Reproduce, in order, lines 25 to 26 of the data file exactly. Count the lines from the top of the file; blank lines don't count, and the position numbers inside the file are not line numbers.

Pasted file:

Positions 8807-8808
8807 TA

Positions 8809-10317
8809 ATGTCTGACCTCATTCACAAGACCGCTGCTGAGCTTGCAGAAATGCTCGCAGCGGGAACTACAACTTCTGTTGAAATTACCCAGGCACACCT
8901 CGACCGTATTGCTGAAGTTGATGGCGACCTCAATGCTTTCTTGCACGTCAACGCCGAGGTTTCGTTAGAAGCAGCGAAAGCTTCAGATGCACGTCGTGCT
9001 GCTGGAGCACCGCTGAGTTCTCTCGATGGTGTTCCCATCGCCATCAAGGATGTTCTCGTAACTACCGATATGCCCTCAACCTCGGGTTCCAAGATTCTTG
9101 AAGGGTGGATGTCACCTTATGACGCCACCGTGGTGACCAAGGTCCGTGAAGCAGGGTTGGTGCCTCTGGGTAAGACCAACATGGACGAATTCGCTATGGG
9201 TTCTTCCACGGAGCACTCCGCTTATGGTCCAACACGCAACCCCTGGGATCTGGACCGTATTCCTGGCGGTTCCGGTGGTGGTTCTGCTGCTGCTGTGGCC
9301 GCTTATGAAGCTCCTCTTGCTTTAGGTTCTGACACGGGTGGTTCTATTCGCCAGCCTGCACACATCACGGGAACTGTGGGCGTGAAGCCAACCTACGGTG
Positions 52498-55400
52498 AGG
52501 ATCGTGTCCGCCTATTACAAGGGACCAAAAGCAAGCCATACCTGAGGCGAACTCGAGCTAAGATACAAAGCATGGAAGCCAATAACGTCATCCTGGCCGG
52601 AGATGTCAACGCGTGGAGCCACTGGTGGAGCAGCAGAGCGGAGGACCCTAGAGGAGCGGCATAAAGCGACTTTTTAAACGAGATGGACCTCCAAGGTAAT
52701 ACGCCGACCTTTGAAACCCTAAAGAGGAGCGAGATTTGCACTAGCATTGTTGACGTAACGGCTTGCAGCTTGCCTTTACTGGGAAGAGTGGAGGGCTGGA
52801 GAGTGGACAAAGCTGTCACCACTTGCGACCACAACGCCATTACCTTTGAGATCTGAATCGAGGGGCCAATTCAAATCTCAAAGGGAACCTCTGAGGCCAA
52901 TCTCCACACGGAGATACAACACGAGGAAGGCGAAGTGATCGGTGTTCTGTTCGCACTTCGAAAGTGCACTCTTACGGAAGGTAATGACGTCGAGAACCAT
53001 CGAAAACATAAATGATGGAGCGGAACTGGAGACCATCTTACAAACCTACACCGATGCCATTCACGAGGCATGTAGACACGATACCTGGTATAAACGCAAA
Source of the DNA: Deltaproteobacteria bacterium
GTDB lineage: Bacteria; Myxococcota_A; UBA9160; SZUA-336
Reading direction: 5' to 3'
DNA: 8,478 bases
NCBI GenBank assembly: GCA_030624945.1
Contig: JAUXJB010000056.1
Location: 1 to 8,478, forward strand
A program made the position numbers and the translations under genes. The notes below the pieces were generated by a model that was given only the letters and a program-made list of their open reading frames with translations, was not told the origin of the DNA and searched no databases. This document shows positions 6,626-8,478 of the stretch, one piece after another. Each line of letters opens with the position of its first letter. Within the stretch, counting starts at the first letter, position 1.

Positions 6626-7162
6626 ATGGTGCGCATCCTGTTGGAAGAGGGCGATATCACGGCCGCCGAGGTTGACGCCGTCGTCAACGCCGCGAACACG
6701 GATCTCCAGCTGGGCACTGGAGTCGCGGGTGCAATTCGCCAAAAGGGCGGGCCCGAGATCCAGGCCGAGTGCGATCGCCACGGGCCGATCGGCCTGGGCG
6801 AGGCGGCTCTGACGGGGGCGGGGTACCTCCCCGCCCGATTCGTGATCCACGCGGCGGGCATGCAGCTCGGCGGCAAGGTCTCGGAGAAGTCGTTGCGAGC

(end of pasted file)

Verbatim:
A program made the position numbers and the translations under genes. The notes below the pieces were generated by a model that was given only the letters and a program-made list of their open reading frames with translations, was not told the origin of the DNA and searched no databases. This document shows positions 6,626-8,478 of the stretch, one piece after another. Each line of letters opens with the position of its first letter. Within the stretch, counting starts at the first letter, position 1.

Positions 6626-7162